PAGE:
Bridging the culture gap
Report from a visit to three universities, partners under the Building Stronger Universities (BSU) initiative in Kenya and Tanzania.
By Lene Christina Mosegaard
“How do I keep in contact with my mother who is 61and does not know how to operate a computer? Two years’ study is a long time!”
“Is there racism in Denmark? What will they think about me having such dark skin?”
These were some of the questions addressed by four coming master students from Maseno University in Kisumu, Kenya.
Simon, Barack, Selina and Bernard have just obtained a scholarship under the new pilot scholarship programme financed by DANIDA and administered by Danida Fellowship Centre.
The four students were bringing up these questions at an informal meeting in the garden of Maseno University. One by one, they presented themselves and their aspirations for the future.
All of them wish to contribute to the development of their country. Simon wants to be a human rights activist, Barack a lecturer at the university, Selina a development consultant, and Bernard wants to work in the field of international development.
Programme for the visits
As the DFC programme coordinator for the new BSU scholarship programme, I travelled to East Africa to visit Maseno University in Kenya and Dar es Salaam and Sokoine University in Tanzania. My colleague, project coordinator Eva Thaulow, accompanied me to Maseno University after visiting the Danish Embassy in Nairobi.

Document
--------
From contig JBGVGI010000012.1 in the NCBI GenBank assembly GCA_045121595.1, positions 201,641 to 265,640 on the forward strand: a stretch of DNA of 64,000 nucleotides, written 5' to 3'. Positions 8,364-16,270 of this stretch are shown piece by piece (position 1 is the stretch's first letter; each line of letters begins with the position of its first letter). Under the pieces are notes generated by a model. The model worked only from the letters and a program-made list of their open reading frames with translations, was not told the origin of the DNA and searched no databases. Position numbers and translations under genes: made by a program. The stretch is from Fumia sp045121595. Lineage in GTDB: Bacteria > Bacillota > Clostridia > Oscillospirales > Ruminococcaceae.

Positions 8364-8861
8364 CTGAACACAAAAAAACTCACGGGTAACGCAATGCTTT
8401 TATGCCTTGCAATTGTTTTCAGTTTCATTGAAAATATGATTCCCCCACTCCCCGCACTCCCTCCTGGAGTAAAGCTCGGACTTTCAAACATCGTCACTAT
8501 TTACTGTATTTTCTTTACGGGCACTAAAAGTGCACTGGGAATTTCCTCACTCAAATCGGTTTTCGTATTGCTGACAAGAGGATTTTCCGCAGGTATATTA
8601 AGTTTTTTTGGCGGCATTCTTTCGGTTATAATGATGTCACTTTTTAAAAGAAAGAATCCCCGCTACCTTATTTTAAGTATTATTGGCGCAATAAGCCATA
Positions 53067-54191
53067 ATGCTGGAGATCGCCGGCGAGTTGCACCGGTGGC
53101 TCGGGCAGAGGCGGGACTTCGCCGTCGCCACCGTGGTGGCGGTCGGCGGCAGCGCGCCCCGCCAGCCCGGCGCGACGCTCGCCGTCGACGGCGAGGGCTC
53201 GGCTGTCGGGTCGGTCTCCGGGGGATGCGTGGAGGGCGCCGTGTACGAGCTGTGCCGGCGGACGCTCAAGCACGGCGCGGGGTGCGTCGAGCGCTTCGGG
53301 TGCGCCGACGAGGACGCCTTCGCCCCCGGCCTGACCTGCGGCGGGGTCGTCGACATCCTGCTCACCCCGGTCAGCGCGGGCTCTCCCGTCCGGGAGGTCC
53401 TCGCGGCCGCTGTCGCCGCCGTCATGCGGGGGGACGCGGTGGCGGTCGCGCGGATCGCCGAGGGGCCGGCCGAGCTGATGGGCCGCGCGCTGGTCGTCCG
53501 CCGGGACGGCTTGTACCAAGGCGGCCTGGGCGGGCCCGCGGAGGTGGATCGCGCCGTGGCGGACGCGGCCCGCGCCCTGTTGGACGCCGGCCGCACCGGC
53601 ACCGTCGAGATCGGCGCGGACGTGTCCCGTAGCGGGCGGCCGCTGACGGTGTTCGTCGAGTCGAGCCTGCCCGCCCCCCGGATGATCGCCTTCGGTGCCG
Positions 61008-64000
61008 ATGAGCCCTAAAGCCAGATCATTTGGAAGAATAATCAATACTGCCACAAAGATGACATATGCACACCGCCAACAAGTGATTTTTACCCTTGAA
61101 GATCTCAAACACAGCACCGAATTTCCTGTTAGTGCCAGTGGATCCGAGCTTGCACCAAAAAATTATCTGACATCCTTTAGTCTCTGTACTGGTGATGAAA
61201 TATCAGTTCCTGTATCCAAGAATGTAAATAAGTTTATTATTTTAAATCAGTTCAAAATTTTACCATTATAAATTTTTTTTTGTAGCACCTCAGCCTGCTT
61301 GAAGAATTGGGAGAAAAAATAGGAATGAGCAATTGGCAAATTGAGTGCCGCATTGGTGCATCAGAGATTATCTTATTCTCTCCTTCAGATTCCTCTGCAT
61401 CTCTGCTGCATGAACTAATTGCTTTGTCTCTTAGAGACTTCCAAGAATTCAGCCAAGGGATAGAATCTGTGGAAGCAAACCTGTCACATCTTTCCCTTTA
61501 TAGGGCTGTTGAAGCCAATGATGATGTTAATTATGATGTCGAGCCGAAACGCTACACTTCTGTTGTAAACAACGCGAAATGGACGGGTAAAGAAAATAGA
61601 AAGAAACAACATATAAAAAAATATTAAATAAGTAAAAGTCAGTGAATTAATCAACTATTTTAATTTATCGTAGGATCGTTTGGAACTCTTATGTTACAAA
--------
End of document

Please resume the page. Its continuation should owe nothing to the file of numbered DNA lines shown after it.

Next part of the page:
The purpose of the visits was to obtain knowledge of the various universities’ learning environment and talk to former and future fellows about their experiences, needs and expectations coming to Denmark to study.
At Maseno University, former DFC fellow and BSU coordinator, Catherine Muhoma, met with the coming four BSU master students in order to share their experiences.
It was emphasized that IT technology is very much used in Denmark, and that it is important to get familiar with it from the beginning.
At Sokoine University in Morogoro, Professor Kajembe was very direct when explaining the coming PhD fellows the important differences between studying in Tanzania and in Scandinavia:
“The studies in Europe are student- driven. You have to take the responsibility to find the information yourself,” he said.
At Dar es Salaam University, BSU coordinator Oscar Sawuka and PhD fellows stated that an introduction to Denmark is very important in order to avoid home sickness or cultural problems. They also stressed the importance of being met at the airport in order to feel welcome in Denmark from the very beginning.
Cold and expensive Denmark
Issues that came up at all three universities were:
• The cold climate. This could be a upsetting experience and it is important to bring warm cloth
• Food was another issue – how to get use to the different food, and especially for the male students, how to do the cooking
• The high price level and how to administrate the allowance for the full month
• The transport system – and the many bikes.
One pointed out that it was important to interact with other fellows or students in order not to sit in the room and study the whole time, which could make you depressed.
A city in the city